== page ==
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Don't Call Me Ishmael by Michael Gerard…

Don't Call Me Ishmael

by Michael Gerard Bauer

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good. ( )
  MsRoeters | Mar 23, 2011 |
Anybody who has been a victim of bullying or has been intimidated at school will love the novel Don’t call me Ishmael by Michael Gerard Bauer.
Ishmael Leseur is a fourteen year old boy attending St Daniel's College. Apart from the usual problems associated with being fourteen and attending school; bullies, embarrassment, schoolwork and a little sister, he has the added burden of a name that assures mockery and ridicule. The name also has a story attached, one that his father enjoys telling at every opportunity.
After some beginning, covering Ishmael's home and name, the story settles into a story of school life in year 9. Ishmael gets bully and teased about his name and tries his hardest to stay under the radar of Barry Bagsley, the school bully by blending in and making himself a small target as possible.
All this changes when a new boy named James Scobie, joins the class. James is different according to the people in Ishmael’s class and Ishmael and he is paired with Ishmael in class. Soon the pair have struck up a friendship, and together with their collection of other year nine misfits, they learn to take on not just Barry Bagsley, but also anything else life throws at them.
Don’t call me Ishmael is a humorous book in which will literally make you laugh out loud, and while it also has some frightening and emotional moments, the humour keeps the novel progressing along. The first time I read this book was in year 9, as a class novel. When I was told that we were going to read the novel. To be honest I wasn’t looking forward to it, but when I stared reading it, I couldn’t put it down. I would recommend this book to people of the ages of 12 and older who are looking for a good, funny and well paced book to read. ( )
  mthong | Jun 24, 2010 |
One of the most hilarious books I have ever read; Don’t Call Me Ishmael gives ‘fun to read’ a whole new meaning. This is a not-to-be-missed opportunity to look at life through the eyes of Ishmael Leseur, who can handle (almost) any situation with smooth sarcasm. I will never be able to explain why this book is so funny – it just is, and I plan to buy a copy of my own so I can relive the laughs again and again.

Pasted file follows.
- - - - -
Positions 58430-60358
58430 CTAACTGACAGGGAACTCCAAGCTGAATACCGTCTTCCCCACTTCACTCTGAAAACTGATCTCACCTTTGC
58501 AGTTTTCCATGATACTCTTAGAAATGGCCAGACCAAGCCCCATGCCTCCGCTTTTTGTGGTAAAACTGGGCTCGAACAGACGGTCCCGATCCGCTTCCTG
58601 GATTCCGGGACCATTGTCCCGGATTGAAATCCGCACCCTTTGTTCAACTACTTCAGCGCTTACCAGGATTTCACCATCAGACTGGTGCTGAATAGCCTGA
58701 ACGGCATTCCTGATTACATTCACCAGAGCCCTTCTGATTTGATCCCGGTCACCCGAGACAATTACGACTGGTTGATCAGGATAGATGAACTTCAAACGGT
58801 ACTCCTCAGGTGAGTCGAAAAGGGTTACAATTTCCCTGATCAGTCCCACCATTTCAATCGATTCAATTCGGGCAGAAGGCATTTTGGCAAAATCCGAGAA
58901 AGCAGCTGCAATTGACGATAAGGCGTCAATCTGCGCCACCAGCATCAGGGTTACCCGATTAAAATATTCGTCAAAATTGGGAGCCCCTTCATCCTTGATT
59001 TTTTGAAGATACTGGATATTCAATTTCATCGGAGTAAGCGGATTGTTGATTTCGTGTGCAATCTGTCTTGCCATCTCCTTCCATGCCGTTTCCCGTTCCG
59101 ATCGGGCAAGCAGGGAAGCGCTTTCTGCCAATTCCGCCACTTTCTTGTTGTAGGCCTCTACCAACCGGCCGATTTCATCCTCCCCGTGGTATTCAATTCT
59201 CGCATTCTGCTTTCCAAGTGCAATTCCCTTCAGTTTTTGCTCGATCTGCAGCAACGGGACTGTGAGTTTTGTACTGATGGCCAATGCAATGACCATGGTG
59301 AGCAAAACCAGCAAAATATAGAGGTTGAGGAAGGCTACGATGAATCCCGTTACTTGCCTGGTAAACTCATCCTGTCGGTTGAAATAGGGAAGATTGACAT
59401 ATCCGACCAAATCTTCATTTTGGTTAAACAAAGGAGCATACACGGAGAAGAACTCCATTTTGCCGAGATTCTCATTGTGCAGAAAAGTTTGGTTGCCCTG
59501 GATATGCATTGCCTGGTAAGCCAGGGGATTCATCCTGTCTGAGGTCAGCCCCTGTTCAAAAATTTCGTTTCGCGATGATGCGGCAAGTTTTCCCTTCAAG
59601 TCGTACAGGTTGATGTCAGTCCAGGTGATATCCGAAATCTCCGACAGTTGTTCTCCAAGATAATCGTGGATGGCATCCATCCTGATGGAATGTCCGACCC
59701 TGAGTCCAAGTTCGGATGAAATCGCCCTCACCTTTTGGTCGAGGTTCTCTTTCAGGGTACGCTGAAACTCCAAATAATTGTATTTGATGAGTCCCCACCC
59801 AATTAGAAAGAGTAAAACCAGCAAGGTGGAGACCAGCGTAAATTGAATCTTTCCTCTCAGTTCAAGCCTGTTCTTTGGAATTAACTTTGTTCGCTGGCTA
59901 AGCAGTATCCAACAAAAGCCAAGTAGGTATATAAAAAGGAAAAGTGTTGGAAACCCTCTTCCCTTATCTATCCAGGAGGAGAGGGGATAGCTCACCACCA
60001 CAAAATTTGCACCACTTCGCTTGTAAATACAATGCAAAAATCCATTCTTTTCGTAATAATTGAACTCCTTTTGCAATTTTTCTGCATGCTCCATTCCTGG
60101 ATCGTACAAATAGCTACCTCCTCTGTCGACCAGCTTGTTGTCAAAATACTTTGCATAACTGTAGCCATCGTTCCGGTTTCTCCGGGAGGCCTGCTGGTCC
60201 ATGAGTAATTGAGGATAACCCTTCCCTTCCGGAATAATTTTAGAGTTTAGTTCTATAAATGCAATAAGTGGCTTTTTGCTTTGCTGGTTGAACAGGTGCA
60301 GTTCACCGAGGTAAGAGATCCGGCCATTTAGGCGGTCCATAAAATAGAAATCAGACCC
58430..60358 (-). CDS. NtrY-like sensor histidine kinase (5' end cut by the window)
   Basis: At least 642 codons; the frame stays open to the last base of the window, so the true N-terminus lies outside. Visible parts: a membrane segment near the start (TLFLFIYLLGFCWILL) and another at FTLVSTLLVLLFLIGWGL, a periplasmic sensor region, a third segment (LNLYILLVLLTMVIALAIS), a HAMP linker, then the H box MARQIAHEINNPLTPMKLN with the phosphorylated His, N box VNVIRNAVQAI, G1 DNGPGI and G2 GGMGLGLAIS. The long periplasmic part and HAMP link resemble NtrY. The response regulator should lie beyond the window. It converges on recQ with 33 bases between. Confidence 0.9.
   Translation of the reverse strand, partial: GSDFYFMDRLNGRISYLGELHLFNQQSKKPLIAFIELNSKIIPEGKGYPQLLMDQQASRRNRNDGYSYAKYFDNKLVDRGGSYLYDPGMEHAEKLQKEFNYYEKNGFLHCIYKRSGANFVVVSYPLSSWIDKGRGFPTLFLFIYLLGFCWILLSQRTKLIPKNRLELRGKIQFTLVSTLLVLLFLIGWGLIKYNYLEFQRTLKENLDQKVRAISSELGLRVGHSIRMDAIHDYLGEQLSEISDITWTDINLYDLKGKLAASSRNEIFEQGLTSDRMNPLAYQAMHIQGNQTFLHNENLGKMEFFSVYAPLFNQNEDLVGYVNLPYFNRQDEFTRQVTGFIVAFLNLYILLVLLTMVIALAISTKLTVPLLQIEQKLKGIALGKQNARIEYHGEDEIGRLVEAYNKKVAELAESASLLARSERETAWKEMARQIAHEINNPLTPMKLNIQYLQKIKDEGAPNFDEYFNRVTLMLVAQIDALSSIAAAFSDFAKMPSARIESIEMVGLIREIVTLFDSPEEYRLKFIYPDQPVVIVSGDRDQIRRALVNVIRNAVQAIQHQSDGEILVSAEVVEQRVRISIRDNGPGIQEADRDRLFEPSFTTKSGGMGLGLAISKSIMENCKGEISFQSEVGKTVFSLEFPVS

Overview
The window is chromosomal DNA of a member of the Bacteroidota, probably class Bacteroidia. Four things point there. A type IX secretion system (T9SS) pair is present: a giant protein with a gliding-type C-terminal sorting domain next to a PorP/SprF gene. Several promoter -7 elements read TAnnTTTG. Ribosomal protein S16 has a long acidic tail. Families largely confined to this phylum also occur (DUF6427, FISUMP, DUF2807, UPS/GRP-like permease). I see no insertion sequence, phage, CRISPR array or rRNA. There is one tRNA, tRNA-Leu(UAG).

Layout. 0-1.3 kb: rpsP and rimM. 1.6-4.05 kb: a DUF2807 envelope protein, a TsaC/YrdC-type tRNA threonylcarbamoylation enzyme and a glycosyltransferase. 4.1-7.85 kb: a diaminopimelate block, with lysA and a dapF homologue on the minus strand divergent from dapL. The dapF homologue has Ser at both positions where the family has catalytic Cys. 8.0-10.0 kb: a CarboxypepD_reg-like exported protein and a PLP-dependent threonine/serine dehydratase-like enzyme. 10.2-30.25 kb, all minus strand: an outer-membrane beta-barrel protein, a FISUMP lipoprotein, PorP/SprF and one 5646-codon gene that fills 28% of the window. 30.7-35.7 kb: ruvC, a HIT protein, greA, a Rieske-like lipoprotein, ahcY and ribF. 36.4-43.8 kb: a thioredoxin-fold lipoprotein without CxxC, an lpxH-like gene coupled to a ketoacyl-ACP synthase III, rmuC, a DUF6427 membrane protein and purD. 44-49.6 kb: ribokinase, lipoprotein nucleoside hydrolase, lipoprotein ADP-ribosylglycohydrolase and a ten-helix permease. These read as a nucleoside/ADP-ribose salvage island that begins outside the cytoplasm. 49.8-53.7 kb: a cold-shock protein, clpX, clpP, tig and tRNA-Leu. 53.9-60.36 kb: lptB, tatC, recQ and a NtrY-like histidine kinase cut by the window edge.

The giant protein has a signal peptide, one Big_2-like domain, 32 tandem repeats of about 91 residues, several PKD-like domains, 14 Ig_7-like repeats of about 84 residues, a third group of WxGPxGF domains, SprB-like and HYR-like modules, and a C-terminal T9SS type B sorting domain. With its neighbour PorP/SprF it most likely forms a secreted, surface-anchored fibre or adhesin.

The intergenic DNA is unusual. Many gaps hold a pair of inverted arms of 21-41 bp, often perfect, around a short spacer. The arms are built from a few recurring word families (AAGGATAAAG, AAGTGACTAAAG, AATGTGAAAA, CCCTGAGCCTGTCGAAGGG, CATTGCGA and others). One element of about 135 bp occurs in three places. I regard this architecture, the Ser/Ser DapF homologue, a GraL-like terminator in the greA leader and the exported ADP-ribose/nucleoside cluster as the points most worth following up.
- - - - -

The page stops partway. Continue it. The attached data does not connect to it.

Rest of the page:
It is said that people like books they can relate to, and I can relate to this book a lot. It is centred around bullying, (which I have experienced a lot of previously,) and debating, (which is something that I enjoy a lot, and a prominent part of my school life.) I may not be able to relate to Ishmael’s fear of public speaking, but I enjoyed every moment of the debating scenes and, after seeing so many books about football, soccer and basketball, am extremely pleased to finally read one about a competition I enjoy.

It is a shame that Don’t Call Me Ishmael has not necessarily had all the acclaim it is worthy of, as Bauer had extremely large shoes to fill after the success of his brilliant first novel: The Running Man. In my opinion, Don’t Call Me Ishmael is easily as good, but the trap it has fallen into is that it is a very different type of book, and many of the people who prefer books like The Running Man have been unwittingly dragged out of their preferred genres in the hope of something familiar, and upon finding a different style, have not given this book very good reviews. For anyone who is going to read this story, an open mind and a sense of humour are must-haves.